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several volumes can be filled. Thus what is mentioned on this subject in a small section like thisof this book should be considered only as a pointer to what is available.
Bible itself reminds in many places that it is book inspiredby God. "All scripture is given by the INSPIRATION of God, and is profitable for doctrine, forreproof, for correction, for instruction in righteousness" (2 Tim. 3:16). Since the origin is GodHimself, we can be confident that what has reached us is holy, free from all kind of error, andwithout any admixture with any kind of falsehood.Bible is not a collection of profound human insight or wisdom, but rather a book given by theHoly Spirit. The Spirit controlled the human writers in such a way that they wrote exactly whatthe Holy Spirit wanted to be recorded. According to 2 Peter 1:20, 21: "..no prophecy of thescripture is of any private interpretation. For the prophecy came not in old time by the will of man: but holy men of God spake [as they were] moved by the Holy Ghost". Consequently, theinformation contained in the Bible is free from any kind of error, conceivable or inconceivable.Bible records much information about the unknown past. For example, much of the details inGenesis ten chapters are from the earliest historical times, for which much record is notavailable. Inspiration guarantees the accuracy of these records. Similarly, though Bible is notmeant to be a textbook of history, the historical narratives in the Bible are all totally accurate.Inspiration guarantees that the information recorded in the Bible about divine will, attributes,and attitudes are accurately portrayed. It also guarantees that when God's expectations,demands, and instructions are mentioned, they are not human speculation but an accuratepresentation of what the true God expects from mankind.In addition to what God said and what the righteous people did, the Bible also records what theunrighteous people, fallen angels, and even rebellious believers did. This is not to endorse error,but to give us an accurate record of error so that we might be warned to flee from such thingsand lead a righteous life.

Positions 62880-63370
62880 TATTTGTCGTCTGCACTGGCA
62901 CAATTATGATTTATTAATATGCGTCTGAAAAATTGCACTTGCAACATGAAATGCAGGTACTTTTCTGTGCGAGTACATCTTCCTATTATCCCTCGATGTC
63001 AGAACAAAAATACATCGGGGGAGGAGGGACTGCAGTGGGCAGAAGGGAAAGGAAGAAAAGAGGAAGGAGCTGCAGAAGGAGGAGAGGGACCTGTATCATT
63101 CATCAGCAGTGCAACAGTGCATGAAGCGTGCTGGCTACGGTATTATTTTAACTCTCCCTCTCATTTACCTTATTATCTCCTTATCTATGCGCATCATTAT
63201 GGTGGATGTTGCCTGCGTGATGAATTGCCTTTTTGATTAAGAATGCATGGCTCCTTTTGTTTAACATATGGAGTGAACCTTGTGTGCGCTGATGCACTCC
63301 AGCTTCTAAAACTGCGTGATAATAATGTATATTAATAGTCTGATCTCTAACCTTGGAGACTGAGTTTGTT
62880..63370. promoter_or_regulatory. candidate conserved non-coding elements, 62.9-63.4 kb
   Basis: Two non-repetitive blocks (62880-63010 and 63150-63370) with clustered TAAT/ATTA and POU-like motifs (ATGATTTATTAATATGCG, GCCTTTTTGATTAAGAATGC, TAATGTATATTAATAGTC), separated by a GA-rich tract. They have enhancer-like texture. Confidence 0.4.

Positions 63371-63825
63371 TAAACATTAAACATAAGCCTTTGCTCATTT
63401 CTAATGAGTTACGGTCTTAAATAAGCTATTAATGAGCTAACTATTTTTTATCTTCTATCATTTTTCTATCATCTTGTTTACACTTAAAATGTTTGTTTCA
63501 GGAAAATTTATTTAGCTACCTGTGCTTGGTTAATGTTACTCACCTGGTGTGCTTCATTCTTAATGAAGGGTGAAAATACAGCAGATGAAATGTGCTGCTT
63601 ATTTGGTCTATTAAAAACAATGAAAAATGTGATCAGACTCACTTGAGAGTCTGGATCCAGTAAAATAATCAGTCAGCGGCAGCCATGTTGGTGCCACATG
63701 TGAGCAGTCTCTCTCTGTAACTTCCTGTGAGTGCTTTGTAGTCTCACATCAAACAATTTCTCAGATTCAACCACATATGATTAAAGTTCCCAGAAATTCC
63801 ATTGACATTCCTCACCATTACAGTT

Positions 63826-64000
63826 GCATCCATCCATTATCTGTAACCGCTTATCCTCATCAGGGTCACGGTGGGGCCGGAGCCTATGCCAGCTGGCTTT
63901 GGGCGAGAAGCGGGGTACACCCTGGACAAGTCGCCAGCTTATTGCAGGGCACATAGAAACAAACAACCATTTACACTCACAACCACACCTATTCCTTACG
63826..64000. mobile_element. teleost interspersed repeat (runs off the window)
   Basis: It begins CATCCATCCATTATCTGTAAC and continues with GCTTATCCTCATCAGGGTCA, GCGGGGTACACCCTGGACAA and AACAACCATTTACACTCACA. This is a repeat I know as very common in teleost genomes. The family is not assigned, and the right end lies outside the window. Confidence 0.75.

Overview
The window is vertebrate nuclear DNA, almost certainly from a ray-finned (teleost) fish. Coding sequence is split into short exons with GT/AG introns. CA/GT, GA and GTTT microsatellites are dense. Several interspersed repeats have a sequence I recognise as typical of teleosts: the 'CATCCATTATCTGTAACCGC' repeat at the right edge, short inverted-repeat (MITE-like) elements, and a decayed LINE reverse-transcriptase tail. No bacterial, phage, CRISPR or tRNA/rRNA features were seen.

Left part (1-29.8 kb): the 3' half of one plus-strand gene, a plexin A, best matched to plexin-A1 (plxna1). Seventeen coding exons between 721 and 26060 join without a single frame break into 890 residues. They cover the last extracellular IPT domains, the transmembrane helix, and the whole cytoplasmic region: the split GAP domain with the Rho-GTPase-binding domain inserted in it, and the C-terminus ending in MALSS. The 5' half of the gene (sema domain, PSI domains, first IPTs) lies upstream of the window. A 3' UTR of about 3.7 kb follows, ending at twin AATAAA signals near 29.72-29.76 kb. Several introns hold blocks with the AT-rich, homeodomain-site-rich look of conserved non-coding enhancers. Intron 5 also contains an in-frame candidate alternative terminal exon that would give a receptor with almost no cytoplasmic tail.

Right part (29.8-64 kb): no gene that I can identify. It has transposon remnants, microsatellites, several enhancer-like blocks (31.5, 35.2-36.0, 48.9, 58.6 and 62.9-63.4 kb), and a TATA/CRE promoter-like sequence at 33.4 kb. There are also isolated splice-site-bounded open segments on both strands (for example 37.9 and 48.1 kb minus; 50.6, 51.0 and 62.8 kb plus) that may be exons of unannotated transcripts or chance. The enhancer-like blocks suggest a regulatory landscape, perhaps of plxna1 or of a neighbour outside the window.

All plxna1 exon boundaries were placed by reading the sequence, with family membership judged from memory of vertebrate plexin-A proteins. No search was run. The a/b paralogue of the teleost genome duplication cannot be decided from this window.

Right from the earliest times Jews recognized that the inspired word of God is to be handled carefully and respectfully. Thus Priests and leaders of the Jews carefullypreserved and transmitted the text from generation to generation. Eventually highly trainedpriest-scribes like Ezra began handling the job of copying and transmission (Neh. 8:9). After thetime of Babylonian exile many of the Jews became concerned about the preservation of theScriptures, and this is the time when professional scribes became numerous.There were many large groups of scribes wherever the Jews lived, and these people faithfullycopied not only the Old Testament but also commentaries and other books used among thechildren of God. Scribes were the preservers of the Law. They were professional students of thelaw and its defenders. This was specially so during the Hellenistic period when the Jewish priestsbecame corrupt. Eventually they became so obsessed with preserving the Scriptures that theydeveloped elaborate rules and regulations for their profession. These rules contained stipulationsregarding both the behaviour of the scribes as well as the way in which the Biblical manuscriptswere to be handled.With dispersion, Greek became the language of many Jews and this is the time when animportant translation of the Old Testament was produced in the Greek language. Known as theSeptuagint, many of the New Testament writer quoted from this translation. Aramaic translationswere also made, and this was the spoken language which Jesus and many of His disciples used.With the wide dispersal of the Jews, they almost ceased to exist as a nation in their motherland.Hundreds of thousands of Jews scattered around the world adopted the local languages as theirlanguage of communication. With this came the gradual elimination of Hebrew as a spokenlanguage. This introduced many difficulties to the religiously minded people. The Jews used theold way of writing the Hebrew language till about AD 500. This system used all capital letters,without spacing, without word-divisions, and without vowels. For example, the God was writtenas GD in Hebrew. The vowels were supplied by the reader at the time of reading.